Whenever I get in a funk I re-visit old stories that I have loved. I look for inspiration, good cheer and often see something new from the vantage point of my current self. When I was younger I marveled at Anne Shirley's creativity and brave spirit, battling the odds of being an "other" in her community. She had fire and I liked it! I tried to put some fire in my life in honor of her, a kind of What Would Anne Do homage. As I got older I was more attracted to the romantic aspect of the story--looking for tips about boys, I suppose. Anne taught me to look around a bit before settling on whatever everyone else thought was fine and proper. Now, having a wonderful partner in my life and having had the good fortune and blessing to have a great professional career to-date, I commiserate and identify with Anne's struggles as she joins the women who "have chosen a profession." The implication is one of having to choose a profession over having a family, following what was traditionally expected of a woman in the 1900s, and ending up what is known as a spinster.
Having found a partner in crime for this life I don't fear turning into a spinster socially at any rate, but perhaps a spinster in my craft. So much of this artistic life is to be malleable, to change, embrace new methods and leave the old behind. But sometimes I just want something stable, Dangit! Or maybe it's a sense of peace and optimism, something the story of Anne of Green Gables, written by L.M. Montgomery, always inspired. Reviewing the story I am present to more of her struggle, having seen a bit more of the world now, and the obstacles both outside and within herself that Anne must overcome to do what she believes is Good.
The character of Anne Shirley says early on in the novel, which is very good as are the other books in the series, that she is in "the depths of despair." Being of a rather melodramatic bent Anne can reflect the times when we've been most down and most willing to be there, swim in it, embrace it. The beauty for me is in Anne's romanticization of her own life. Anne asks Marilla if she has ever been in "the depths of despair." Marilla, a stranger at this point having just discovered that Anne was sent to them by mistake from an orphanage instead of a boy as they requested, responds with, "No, I have not. To despair is to turn your back on God." Her curt response moved me. To keep searching, keep questioning but not to despair completely.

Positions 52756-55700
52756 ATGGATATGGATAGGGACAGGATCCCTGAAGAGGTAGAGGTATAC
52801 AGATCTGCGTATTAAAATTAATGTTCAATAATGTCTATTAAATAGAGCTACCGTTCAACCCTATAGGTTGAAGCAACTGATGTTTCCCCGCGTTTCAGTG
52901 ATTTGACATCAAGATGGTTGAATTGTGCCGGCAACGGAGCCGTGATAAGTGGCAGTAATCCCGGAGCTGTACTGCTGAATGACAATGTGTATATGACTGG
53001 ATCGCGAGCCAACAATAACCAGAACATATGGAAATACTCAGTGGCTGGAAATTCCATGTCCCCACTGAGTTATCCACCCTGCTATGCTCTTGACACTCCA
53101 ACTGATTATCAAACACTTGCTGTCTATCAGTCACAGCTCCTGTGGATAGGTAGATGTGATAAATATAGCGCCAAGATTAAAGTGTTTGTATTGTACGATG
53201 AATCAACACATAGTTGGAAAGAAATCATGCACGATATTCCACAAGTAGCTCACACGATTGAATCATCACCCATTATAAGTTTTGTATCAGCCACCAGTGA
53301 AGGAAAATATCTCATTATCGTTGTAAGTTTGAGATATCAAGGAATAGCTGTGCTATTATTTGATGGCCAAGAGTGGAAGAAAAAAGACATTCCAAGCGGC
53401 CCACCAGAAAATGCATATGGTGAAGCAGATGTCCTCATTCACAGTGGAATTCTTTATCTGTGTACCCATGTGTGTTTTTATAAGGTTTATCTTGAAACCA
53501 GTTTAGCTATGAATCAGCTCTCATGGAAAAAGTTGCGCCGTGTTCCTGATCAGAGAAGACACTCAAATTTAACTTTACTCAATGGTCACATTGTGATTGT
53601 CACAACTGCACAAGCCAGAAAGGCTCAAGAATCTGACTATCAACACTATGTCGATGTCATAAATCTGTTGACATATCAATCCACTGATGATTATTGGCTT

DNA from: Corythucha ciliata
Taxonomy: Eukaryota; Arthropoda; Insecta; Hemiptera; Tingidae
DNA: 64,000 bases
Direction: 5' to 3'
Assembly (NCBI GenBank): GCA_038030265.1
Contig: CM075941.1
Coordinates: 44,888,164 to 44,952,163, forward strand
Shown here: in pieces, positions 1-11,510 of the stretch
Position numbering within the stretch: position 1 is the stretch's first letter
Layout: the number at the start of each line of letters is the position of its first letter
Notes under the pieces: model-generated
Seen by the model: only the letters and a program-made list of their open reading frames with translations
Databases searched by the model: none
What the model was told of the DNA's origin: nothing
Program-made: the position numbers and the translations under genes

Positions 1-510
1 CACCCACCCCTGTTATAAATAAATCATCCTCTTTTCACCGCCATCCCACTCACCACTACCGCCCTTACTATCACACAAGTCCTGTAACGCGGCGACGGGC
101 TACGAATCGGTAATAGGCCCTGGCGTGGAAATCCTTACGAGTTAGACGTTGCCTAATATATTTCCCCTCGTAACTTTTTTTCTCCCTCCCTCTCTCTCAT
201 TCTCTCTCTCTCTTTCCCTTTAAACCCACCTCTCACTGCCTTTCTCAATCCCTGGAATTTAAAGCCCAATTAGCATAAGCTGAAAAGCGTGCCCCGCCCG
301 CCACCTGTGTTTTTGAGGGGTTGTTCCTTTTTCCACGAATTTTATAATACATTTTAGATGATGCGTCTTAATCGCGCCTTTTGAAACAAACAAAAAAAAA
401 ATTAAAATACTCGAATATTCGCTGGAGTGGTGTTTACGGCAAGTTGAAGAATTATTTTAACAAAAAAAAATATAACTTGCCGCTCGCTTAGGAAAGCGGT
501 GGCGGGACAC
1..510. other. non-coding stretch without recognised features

In light of recent events nationally and internationally, with the bombings in Boston and the continued violence in Syria and surrounding countries, as well as some personal--my little sister witnessed an accident involving a speeding motorist and pedestrian--it can be difficult to not despair, to hope for better. And to that I'll respond with a quote Anne says at the end of the film, "I spent my time looking for ideals outside of myself . . . I've discovered it's not what the world holds for you, it's what you bring to it." We as a nation, as a world are NOT these bombings, are NOT these conflicts. What we are cannot be measured and is waiting to express itself in Beauty, Goodness and Light.
© Gisela Chípe
|Gisela Chípe photo taken by Damian Thompson|
p.s. Some great actors in the Kevin Sullivan directed adaptation of Lucy Maud Montgomery's novels beginning with Anne of Green Gables: excellent acting from Colleen Dewhurst as Marilla, Richard Farnsworth as Matthew, and Megan Follows as Anne, with an appearance from Dame Wendy Hiller!